I clicked the link and read about the NAACP Silent Parade on 5th Avenue 100 years ago to demand federal action over the killing of innocent black men. 100 years ago was 1917- the same year Congress signed the immigration bill that barred immigration from the Asia-Pacific region, and marked the beginning of the United States’ retreat into isolationism. Doesn’t this sound almost exactly like our country at this very moment? In 2017? Have all our efforts led us to the exact same place in time- one in which folx feel unheard, unseen and unloved? 

As I read about the 10,000 protestors who marched through the city, wearing uniform white, I found no reassurance or comfort in the fact that we are fighting the same fight with different props and technologies. This is why seeking separation is harmful. I once heard a friend who, when discussing the systems of oppression in our society, argued that “we MUST have made some progress. It’s 50 years later!” 

Seeking to separate myself, even in merit or achievement, upholds this false notion that progress must come with the passage of time. That is not a requirement. I think St necessary to lessen the separation I feel from the people around me, and even the people who marched 100 years ago because we cannot write off their experience as something else. I am not perfect, the smudge will remain. 

 

Staying in the Room

This blog is non-fiction, in as much as we can argue that real life is not fiction but “true.” I prefer to write non-fiction. I prefer to read it too.

Sometimes it’s good for us to step out of our comfort zones (it’s usually always good and often necessary to learn and grow) so in preparation for the writing retreat I will attend next week in Taos, New Mexico, I read a book about writing fiction and decided to try it. The book gave me just enough food for thought mixed with inclinations to panic and run that I decided to give it a try. It seems a little meta to be writing about writing about something that didn’t actually happen.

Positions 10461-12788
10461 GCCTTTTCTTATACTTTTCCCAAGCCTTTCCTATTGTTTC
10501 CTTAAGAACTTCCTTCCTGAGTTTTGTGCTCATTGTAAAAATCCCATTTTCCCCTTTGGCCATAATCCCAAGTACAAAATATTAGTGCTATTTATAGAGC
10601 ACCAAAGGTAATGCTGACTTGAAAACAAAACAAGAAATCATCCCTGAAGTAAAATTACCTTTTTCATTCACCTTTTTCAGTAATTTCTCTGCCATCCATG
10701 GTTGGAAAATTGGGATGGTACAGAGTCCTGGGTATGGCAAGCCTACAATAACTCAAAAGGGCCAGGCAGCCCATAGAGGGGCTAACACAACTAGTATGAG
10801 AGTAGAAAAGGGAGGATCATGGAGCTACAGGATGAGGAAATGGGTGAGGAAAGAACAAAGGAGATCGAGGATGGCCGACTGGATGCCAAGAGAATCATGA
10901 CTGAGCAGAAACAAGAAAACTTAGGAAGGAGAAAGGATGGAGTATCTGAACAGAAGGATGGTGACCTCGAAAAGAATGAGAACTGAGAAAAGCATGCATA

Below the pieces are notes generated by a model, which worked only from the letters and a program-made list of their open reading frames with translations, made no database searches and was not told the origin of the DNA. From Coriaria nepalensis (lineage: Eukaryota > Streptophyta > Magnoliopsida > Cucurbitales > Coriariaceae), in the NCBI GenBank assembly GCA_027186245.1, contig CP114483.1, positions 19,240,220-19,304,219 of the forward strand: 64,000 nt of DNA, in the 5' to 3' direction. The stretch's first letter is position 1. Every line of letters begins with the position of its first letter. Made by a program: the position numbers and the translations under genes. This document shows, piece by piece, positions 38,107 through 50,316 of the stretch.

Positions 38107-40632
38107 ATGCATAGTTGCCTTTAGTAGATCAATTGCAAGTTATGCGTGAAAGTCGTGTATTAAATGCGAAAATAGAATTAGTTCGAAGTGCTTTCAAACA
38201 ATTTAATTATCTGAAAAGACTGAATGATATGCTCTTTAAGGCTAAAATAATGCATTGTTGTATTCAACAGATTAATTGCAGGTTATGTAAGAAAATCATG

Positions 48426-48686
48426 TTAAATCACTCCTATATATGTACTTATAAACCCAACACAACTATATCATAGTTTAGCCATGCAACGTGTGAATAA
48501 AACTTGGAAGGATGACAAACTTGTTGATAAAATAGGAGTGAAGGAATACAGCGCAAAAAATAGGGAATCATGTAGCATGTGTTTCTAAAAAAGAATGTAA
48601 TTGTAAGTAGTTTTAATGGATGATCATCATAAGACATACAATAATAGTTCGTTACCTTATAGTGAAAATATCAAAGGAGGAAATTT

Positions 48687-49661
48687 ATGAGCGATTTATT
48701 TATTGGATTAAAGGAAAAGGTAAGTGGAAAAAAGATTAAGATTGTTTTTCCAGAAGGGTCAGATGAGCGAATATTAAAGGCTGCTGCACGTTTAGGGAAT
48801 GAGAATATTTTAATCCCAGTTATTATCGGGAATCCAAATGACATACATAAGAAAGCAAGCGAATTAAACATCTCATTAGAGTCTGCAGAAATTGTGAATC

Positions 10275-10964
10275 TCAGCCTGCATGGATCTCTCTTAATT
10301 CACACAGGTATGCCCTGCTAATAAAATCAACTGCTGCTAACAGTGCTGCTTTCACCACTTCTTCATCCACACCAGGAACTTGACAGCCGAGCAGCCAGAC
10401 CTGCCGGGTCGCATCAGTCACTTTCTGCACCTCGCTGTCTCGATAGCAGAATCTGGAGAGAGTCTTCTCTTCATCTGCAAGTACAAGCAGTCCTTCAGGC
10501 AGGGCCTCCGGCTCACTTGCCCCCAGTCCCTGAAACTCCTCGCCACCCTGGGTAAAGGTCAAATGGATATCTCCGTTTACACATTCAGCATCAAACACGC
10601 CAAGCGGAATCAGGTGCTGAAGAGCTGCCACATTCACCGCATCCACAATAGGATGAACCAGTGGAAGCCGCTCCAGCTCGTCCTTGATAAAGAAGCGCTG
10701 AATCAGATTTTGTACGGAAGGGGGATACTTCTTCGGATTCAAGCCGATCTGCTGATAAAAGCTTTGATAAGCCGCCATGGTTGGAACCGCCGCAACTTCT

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Photo by Don Ross III on Unsplash

First, I sat down and reflected about a recent experience I had with selling a textbook on Amazon and the post office. Let’s just say my seller account is now suspended even though I sent the book on time. I followed the process laid out in the book and heeded the most important advice: stay in the room. It was helpful to read that because admittedly, when I try to write and don’t know what to say next, the coffee maker calls to me. Then the vacuum. Then that new book on my reading list. Then my bed…a little nap…I tell myself it will come later, and close my laptop. Sometimes this does feel necessary, especially writing pieces or passages that involve shame, guilt, or something humiliating. Yet I wondered what it might be like to stay in the room when emotion gets the best of me. In some Buddhist practices, we do this through meditation. Sitting alone with yourself brings terror to the mind if it is full of anxious thoughts, but we remain in stillness even with tears rolling down our cheeks. There is no common outcome for this practice, but by facing the pain we take a step toward allowing ourselves to heal.

I felt embarrassed and angry about this Amazon situation. I sent the book on time, why should I be blamed that it never arrived? And then I lost money! My frustration caused wild thoughts to coarse through me. The person probably did receive the book and was now sitting on her couch counting my money like Scrooge. Or, took friends out to lunch as they all laughed at the scam successfully executed.  Worse, now it looked like I had tried to cheat someone, and it felt like I should go sit in the corner, facing the wall, and endure my timeout. I knew this was the situation I had to write in my story.